A Steeple Claydons’ History


In addition to transfers of property and feudal dues the manorial court also concerned itself with the proper working of that open-fields system of farming which the Fins had originally brought to Claydon and which survived with but minor modifications down to the Enclosure Act of 1795. The system was half-way between the primitive stage when all land is common and the modern system of private ownership. In the middle Ages the only purely private holdings in Claydon were a number of closes (small enclosed fields) in or near the village; later private enclosures were also made on the waste land on the outskirts of the parish.The greater part of the parish was only semi-private. All the arable land was in the form of unfenced half-acre strips which were scattered over two large fieldstone to the north of the village (known as the Mill Field, from the windmill on Windmill Hill), the other to the south (known as the Wood Field, from the wood at the southern extremity of the parish). Every year one of these fields lay fallow, when it became common and all the farmers could turn their horses, sheep and pigs (but not their geese or ducks) loose on it. The other field was fenced off and sown with wheat, barley. oats. Peas and beans, and each half-acre strip became the private property of the individual farmer Some of the farmers had a hundred or more strips, which might be miles apart, and the  ploughing,  sowing weeding and harvesting of his strips  was the farmer’s own responsibility entirely. The strops were separated from each other by balks, or ribbons of grass, two feet wide, and the ends were marked by holes in the ground. As soon as the harvest was completed the fences were removed and the strips became common grazing (in the seventeenth century strip-holders were not even allowed to glean their own peas and beans), the strips in the other fields then becoming private.Similarly the meadows by the Brook and the Burn, were divided in May into long narrow strips (each strip just wide enough for a single sweep of the scythe), which were known as the horse commons. Each year every farmer was allotted one or more of these strips, according to the number of acres or tethers his horses on it.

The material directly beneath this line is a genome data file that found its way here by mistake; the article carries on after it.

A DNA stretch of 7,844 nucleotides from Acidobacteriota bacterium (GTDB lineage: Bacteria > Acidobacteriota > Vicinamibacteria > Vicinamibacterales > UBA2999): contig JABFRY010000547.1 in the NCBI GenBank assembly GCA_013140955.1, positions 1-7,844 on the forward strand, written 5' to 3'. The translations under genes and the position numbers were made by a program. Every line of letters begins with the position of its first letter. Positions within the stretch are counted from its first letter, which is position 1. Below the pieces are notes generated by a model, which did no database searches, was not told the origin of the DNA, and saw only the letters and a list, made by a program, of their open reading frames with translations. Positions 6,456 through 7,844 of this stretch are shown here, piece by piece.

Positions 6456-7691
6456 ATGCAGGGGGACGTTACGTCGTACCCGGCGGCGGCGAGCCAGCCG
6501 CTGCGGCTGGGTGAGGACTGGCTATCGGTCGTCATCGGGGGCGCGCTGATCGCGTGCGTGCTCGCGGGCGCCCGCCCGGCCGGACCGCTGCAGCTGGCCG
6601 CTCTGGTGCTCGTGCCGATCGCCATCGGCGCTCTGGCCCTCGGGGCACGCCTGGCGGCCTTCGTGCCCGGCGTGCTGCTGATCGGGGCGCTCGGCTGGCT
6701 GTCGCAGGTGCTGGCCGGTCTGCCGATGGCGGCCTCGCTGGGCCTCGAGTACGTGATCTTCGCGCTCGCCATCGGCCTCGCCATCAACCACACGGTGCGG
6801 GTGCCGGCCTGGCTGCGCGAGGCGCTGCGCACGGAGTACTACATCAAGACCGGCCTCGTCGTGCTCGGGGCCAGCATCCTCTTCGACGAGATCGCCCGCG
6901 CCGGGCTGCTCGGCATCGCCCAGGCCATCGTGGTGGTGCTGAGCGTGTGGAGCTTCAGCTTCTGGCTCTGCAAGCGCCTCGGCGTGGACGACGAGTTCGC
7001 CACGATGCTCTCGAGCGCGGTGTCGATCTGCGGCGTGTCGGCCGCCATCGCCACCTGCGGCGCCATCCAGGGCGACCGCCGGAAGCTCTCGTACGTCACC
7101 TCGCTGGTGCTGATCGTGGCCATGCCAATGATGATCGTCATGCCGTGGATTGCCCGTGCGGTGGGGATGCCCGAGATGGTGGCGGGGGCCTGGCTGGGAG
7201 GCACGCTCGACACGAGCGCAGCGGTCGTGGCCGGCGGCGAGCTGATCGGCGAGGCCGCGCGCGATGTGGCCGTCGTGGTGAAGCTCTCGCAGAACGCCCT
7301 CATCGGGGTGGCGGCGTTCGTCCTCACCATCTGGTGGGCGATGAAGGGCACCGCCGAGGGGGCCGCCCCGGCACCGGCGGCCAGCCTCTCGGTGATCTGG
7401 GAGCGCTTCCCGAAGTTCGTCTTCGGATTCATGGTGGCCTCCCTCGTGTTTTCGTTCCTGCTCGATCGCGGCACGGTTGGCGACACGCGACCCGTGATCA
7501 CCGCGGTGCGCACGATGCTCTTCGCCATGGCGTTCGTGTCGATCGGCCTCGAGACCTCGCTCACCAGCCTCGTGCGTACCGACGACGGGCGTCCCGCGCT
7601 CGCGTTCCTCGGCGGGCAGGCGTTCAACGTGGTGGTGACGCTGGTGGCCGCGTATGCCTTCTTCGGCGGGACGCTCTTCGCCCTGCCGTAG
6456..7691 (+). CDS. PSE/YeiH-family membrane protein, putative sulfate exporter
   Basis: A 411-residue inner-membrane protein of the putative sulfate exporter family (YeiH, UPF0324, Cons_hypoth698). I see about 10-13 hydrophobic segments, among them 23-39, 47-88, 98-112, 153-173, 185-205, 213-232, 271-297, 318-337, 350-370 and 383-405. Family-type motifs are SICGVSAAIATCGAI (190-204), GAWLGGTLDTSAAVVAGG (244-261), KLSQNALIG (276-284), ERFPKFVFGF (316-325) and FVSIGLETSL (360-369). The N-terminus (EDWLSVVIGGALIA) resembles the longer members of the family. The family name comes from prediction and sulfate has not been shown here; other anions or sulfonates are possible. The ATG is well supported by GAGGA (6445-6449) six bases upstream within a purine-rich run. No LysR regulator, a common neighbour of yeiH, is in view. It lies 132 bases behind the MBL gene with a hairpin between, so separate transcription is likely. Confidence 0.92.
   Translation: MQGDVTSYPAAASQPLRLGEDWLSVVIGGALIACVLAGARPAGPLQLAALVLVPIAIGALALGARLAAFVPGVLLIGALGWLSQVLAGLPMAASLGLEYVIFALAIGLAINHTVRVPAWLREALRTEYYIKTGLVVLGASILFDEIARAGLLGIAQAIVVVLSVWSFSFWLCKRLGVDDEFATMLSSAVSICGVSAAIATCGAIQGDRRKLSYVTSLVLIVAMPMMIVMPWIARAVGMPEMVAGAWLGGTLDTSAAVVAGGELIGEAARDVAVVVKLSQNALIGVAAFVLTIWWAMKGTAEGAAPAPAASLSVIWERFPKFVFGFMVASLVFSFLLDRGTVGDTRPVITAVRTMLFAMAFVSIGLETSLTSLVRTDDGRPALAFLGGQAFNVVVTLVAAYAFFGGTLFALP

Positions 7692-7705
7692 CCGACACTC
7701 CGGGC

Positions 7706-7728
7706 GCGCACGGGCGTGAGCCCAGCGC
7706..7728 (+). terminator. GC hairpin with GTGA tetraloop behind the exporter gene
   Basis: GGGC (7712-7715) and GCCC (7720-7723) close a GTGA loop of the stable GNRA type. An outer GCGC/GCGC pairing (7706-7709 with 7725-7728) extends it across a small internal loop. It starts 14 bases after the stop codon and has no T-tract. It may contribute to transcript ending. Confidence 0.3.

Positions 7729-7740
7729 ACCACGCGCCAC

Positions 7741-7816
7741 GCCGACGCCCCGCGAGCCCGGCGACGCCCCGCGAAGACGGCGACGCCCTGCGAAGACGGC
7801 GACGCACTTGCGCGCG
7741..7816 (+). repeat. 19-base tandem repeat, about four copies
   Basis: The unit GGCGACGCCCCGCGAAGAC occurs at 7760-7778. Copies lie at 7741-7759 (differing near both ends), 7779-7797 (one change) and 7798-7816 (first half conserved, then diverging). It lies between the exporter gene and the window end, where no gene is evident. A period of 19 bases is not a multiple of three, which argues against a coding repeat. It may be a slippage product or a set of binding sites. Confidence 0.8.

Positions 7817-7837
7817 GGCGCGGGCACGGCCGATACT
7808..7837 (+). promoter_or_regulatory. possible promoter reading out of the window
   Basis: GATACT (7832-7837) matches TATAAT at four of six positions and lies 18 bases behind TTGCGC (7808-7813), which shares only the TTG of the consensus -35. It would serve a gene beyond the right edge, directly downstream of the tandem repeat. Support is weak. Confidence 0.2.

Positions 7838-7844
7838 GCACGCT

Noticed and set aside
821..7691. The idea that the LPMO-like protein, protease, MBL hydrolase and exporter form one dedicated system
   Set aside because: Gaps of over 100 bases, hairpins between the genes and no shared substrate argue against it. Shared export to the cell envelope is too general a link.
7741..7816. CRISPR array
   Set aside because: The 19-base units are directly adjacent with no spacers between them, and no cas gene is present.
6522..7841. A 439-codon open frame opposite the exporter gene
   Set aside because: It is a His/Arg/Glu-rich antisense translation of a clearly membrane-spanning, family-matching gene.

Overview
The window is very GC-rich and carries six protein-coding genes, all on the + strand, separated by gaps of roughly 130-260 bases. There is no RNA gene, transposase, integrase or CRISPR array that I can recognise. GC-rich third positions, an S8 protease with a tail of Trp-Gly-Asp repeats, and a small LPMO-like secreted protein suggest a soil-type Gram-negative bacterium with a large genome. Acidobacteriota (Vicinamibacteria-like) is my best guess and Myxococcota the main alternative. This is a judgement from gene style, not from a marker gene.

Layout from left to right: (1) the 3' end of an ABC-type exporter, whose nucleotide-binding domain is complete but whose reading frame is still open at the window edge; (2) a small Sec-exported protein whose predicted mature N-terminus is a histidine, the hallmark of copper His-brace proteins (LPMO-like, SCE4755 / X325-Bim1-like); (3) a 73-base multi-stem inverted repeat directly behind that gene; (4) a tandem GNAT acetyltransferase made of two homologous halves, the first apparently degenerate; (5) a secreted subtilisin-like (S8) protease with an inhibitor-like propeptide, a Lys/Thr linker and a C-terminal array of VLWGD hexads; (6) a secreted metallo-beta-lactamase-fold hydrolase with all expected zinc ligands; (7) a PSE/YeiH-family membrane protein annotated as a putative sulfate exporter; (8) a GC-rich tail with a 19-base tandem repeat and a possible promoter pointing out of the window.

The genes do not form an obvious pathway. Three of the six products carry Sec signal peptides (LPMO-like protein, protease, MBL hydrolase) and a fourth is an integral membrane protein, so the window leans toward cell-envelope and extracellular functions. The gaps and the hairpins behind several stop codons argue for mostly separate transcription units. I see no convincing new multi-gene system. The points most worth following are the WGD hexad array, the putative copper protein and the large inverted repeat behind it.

In August the meadows became common again and cattle could be loosed into them.Finally large parts of the parish were common all through the year. A number of fields on Windmill Hill, Herd’s Hill, Blackmore Hill and elsewhere were reserved for the common herd of cows. The cows started on Windmill Hill in the spring and grazed their way round the parish in a regular routine. Many of the cottages carried with them the right to send one cow with the common herd and for every thirty acres held in the arable fields three cows could go with the common herd. The cows were driven out and back every day (except in winter) by the Hayward, an official who was appointed each year at the manorial court. The Green (consisting of the Upper Green round Chaloners Hill and the larger Lower Green stretching from the bottom of the hill to West End), occupying in all some ten or eleven acres, was also common, as were certain tracts of waste tracts at the extremities of the parish. The largest of these waste tracts was Woodfield Common (towards Calvert): others were Bandlands Common (by Whitebridge), Hayne Hill Common (towards Addington), Halstead Way Common (by Kingsbridge),

Claydon Cross Common (towards Twyford?).Apparently any resident could pasture his animals on these Commons, pick rushes, cut turf, and collect gorze and dead wood (but not living trees or branches) for firing. The enclosure in 1795 caused great hardship to the poor.In a system so complicated and so dependent on neighborly good will human selfishness was always breaking in. Its inroads, however,  were checked by the manorial court, which fined offenders (up to as much as 5) and periodically issued elaborate Field Orders that the Hayward and four other officials, called the fieldsmen (also elected annually), had to enforce. Five complete sets of Claydon Field Orders survive the earliest dating from 1635 and the latest from 1792. In 1792 forty-three different orders specified the times of the year when beasts could be left out at night, when the sheep had to be folded, when the brooks were to be scoured, when sheep must be branded and pigs ringed, when rushes could be cut. etc. etc. Offending or straying beasts were taken by the Hayward and locked up in the pound (which stood Where the telephone kiosk is now), and were not released until the appropriate fine had been paid.